All Quiet on the Western Front: the horror, the horror

Coming 92 years after the Oscar-winning Hollywood adaptation of Erich Maria Remarque’s seminal novel, this German take on the source material is full of intelligent references and inversions that expand on Remarque’s humanist plea.

All Quiet on the Western Front (2022)Reiner Bajo

War is not only Hell, it’s a wash cycle of death. This is the idea posited by the opening of Edward Berger’s adaptation of Erich Maria Remarque’s seminal, and later Nazi-banned, 1928 novel of the same name. Fighting in the First World War, a terrified young soldier named Heinrich Gerber is forced over the top and, inevitably, instantly killed. Rather than focus on the dead boy, however, the film methodically tracks the uniform stripped from his corpse: his blood-soaked shirt boiled clean, his bullet-ripped coat sewn up. This coat, neatly pressed and folded, is later presented to wide-eyed teenage recruit Paul Bäumer (Felix Kammerer) as he enlists with several equally eager classmates. When Bäumer, on noticing Gerber’s nametag still inside the collar, asks if the uniform belongs to someone else, the superior officer casually removes it. “It was too small for him,” he says blithely. “Happens all the time.” Rinse. Repeat.

Coming almost a century after All Quiet on the Western Front’s publication and Hollywood’s rapidly produced, Oscar-winning 1930 adaptation, Berger’s film – the first German screen version – is in fascinating dialogue with not just its source material, but the long history of warfare and cinema about war and atrocities. A stockpile of dead soldiers’ boots echoes the chilling image of mountains of shoes outside Nazi gas chambers in Alain Resnais’ Night and Fog (1956). The propaganda-peddling teachers exhorting students to sign up laud these naïve youngsters as “the greatest generation”, a term now practically copyrighted by Americans who push a narrative of righteous World War Two service. Such inversions are smart and telling.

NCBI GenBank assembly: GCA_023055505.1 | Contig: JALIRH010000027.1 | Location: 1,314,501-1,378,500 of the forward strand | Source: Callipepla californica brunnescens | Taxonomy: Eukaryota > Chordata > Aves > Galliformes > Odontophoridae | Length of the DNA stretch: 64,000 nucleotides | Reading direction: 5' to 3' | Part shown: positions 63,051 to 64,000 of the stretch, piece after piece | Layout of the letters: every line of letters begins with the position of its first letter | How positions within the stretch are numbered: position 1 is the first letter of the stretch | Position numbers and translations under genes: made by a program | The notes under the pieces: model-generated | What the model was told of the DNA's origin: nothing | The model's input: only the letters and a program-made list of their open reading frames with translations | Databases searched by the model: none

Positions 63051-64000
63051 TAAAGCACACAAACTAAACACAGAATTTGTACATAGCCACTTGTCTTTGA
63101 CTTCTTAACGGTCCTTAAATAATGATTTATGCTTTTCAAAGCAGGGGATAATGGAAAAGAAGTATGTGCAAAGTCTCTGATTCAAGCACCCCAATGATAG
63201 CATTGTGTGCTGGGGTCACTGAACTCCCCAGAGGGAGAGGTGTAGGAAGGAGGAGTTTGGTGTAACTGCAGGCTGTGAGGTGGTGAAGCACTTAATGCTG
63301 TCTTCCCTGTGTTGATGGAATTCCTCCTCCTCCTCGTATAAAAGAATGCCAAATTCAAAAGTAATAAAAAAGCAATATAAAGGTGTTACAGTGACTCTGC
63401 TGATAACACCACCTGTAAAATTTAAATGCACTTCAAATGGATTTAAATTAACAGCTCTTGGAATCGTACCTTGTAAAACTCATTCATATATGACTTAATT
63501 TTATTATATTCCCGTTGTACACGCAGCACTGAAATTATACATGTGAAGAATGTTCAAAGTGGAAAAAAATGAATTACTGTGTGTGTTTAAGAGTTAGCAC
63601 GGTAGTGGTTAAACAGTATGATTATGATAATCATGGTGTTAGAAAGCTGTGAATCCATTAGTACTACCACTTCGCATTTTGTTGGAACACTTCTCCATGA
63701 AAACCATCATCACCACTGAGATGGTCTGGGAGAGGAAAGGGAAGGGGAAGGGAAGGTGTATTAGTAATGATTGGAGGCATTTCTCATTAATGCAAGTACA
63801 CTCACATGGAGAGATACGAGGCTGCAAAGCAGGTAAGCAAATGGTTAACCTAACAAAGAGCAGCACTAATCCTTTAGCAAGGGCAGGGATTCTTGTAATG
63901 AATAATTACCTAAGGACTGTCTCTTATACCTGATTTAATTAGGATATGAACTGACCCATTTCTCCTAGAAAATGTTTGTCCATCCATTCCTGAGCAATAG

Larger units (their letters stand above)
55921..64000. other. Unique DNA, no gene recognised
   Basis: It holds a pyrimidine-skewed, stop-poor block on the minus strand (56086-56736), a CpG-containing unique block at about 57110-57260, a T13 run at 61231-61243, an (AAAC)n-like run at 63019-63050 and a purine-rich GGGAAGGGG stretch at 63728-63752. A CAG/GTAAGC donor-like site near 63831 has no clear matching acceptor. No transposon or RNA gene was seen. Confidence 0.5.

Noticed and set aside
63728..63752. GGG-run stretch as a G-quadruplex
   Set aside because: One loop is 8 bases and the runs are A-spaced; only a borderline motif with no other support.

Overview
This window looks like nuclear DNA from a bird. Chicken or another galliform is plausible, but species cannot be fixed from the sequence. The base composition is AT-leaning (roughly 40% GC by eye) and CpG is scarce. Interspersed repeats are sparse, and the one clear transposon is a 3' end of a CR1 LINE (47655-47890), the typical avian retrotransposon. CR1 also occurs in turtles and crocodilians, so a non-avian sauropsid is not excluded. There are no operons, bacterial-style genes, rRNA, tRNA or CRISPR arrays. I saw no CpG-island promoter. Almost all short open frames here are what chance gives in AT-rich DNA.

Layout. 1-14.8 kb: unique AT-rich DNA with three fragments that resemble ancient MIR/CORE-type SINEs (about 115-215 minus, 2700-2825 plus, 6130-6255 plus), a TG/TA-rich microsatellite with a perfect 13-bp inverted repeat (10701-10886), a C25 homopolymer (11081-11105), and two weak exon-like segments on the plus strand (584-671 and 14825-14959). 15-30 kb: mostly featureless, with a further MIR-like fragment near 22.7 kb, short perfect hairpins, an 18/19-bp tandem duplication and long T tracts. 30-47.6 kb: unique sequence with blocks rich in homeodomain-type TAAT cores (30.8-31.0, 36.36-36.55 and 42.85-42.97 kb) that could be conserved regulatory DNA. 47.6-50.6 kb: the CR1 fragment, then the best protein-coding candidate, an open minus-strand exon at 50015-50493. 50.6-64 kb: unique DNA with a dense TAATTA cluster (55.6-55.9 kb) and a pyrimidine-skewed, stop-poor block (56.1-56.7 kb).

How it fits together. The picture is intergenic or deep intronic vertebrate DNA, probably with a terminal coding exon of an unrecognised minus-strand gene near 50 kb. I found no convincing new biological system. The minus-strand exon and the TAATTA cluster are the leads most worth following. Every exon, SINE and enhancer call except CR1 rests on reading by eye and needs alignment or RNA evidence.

Invented scenes like the opening, and the ongoing parallel negotiation of German surrender between Daniel Brühl’s war-weary official and intransigent French generals, complement and expand Remarque’s humanist plea. Often, though, it’s at the expense of the book’s detailed relationships and heartbreaking musings between Paul and his ill-fated friends. Berger also can’t help but follow familiar technical and aesthetic choices from multiple combat epics from the past 25 years: 1917’s extended-take, Steadicam showmanship; Saving Private Ryan’s shellshocked disorientation through audio dropout; Black Hawk Down’s blood squibs spattering the camera lens, and more. Not that this powerful film offers – to paraphrase the novel’s original title, Im Westen Nicht Neues – nothing new; Volker Bertelmann weaves synths into his imaginative score, and James Friend composes steely-hued tableaux that are starkly beautiful, even if they sometimes risk aestheticising the tragedy. Moreover, on a continent once again witnessing young men sacrificed on the whims of their vainglorious commanders, it’s a salutary, visceral reminder. The horror, the horror.

► All Quiet on the Western Front is available to view on Netflix now.